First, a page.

Barclaycard Center

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Barclaycard Arena
Palacio de Deportes (Madrid) 02.jpg
Location Madrid, Spain
Coordinates 40°25′26″N 3°40′18.53″W / 40.42389°N 3.6718139°W / 40.42389; -3.6718139
Capacity 15,000 basketball
14,000 handball
Construction
Opened 1960; 2005
Closed 2002–2005
Construction cost 124 million
Architect Enrique Hermoso and Paloma Huidobro (2005)
Tenants
Real Madrid
CB Estudiantes
EuroBasket (2007)
Euroleague Final Four (2008)
Copa del Rey de Baloncesto (2006, 2009, 2011)

Palacio de Deportes de la Comunidad de Madrid (English: Community of Madrid Sports Centre), called since July 2014 Barclaycard Arena by sponsorship reasons,[1] is an indoor sporting arena located in the City of Madrid, Spain. Its capacity is 15,000 people for basketball matches, 14,000 for handball matches and 18,000 for concerts (with standing public ramp).

The former building, which was built in 1960, was destroyed by a fire in 2001. Architects Enrique Hermoso and Paloma Huidobro projected a High-Tech style new arena that was built at the same place between 2002 and 2005.

The arena hosted two major international basketball events in the first decade of the 21st century. It hosted the knockout stage of EuroBasket 2007, and the following year hosted the Euroleague Final Four 2008. It also hosted three times the final stage of the Copa del Rey of basketball in 2006, 2009 and 2011.

The arena will be the Final venue for the 2014 FIBA Basketball World Cup and the Euroleague Final Four 2015.

History[edit]

Origins (1874-1960)[edit]

Until the late 19th century, the area where the Sports Centre was an area of orchards on the perimeter of the city, in Goya street below, the edge of the extension that had been done at the behest of Marques de Salamanca. In 1872 the then mayor of Madrid, Count of TorenoLaid the foundation stone of a new bull ring, since the old, located next to the Puerta de Alcalá, was demolished for the construction of new neighborhood. Two years later, on 4 September 1874 opened the square style was neomudéjar and was designed by architects Álvarez Lorenzo Capra and Emilio Rodríguez Ayuso.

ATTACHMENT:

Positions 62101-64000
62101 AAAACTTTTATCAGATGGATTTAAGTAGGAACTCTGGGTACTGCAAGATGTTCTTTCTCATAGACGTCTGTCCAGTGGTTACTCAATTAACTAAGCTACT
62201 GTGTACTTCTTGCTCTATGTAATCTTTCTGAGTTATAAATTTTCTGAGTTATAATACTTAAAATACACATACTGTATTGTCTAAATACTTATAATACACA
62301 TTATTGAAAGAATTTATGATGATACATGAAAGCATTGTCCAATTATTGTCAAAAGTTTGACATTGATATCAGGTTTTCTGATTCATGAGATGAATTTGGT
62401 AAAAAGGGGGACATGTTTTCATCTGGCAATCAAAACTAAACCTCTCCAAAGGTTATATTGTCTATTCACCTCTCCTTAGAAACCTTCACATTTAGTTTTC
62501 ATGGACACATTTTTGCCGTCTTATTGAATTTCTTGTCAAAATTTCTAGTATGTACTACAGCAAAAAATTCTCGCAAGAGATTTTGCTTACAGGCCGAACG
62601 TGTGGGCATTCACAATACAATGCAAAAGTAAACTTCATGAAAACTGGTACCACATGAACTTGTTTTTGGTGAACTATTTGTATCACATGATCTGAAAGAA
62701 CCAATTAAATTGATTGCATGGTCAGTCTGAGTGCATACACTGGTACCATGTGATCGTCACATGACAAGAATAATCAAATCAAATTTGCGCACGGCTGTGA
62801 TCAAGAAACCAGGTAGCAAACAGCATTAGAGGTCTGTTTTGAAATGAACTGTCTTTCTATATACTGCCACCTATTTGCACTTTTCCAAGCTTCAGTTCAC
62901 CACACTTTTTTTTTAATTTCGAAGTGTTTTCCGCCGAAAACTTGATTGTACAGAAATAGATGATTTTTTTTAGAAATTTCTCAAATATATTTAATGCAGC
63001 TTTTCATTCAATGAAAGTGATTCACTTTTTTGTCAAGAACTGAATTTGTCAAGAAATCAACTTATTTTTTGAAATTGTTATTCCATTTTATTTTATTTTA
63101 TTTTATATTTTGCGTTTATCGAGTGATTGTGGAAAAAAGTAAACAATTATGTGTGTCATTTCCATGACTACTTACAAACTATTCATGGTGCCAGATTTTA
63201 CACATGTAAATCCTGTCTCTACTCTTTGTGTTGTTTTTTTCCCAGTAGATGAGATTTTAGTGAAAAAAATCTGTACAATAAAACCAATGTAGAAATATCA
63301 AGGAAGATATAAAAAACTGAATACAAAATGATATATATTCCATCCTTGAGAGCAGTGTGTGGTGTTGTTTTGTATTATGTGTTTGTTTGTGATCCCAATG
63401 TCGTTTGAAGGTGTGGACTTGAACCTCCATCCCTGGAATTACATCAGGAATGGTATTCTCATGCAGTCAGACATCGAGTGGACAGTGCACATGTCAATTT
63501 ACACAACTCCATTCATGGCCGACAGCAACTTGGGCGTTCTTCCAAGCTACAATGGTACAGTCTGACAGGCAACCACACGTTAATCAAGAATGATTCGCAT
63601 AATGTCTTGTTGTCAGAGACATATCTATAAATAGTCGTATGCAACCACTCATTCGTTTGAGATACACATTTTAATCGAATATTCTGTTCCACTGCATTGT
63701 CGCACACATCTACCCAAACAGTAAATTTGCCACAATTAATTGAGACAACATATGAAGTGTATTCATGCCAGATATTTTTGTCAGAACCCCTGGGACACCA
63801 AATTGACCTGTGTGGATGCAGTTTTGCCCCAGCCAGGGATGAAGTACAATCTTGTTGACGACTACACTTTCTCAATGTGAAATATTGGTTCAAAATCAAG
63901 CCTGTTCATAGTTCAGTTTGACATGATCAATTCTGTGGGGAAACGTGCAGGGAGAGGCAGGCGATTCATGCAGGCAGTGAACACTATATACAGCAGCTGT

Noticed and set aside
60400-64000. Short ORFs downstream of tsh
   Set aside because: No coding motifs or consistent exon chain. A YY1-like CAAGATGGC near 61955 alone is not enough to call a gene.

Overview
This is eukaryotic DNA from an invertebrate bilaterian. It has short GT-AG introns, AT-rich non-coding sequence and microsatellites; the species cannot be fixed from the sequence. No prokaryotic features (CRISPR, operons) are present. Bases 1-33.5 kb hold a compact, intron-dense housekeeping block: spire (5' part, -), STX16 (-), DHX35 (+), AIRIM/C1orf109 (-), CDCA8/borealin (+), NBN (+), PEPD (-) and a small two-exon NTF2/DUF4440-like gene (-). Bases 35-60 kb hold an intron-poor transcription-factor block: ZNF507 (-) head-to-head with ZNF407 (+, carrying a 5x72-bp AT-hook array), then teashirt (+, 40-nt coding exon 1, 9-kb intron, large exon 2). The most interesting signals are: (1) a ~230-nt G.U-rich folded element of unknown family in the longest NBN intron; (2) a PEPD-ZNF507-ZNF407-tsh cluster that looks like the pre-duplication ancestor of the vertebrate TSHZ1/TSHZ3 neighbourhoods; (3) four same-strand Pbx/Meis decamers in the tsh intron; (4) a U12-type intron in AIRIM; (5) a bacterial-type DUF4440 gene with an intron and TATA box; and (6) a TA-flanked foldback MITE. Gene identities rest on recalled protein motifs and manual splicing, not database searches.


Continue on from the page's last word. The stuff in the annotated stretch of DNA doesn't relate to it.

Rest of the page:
Due to increasing population of the city and the great love of bullfighting existing in Madrid, the square was small and 1931 opened a new arena, the Monumental Sales next to Abroñigal stream. For three years the new plaza was virtually unused, so it continued to hold bullfights in the former. The last was held on 14 October 1934. A week later, on 21 October, was formally inaugurated the Plaza de Las Ventas. La Plaza de Goya street history of the Palace of Sports was demolished a few days later.

The site remained empty for years given the state of penury in which the country found itself after the Civil War and the postwar years. Finally, 1952, Mayor José María Gutiérrez del Castillo promoted the construction of an indoor arena such as already exist in other European capitals. In 1953 a competition was held for the completion of the palace. In 1956 the National Sports Delegation, Opted for the project by architects José Soteras and Lorenzo García Barbon, authors Palacio de los Deportes de Barcelona opened a year ago to host the Mediterranean Games held in the city.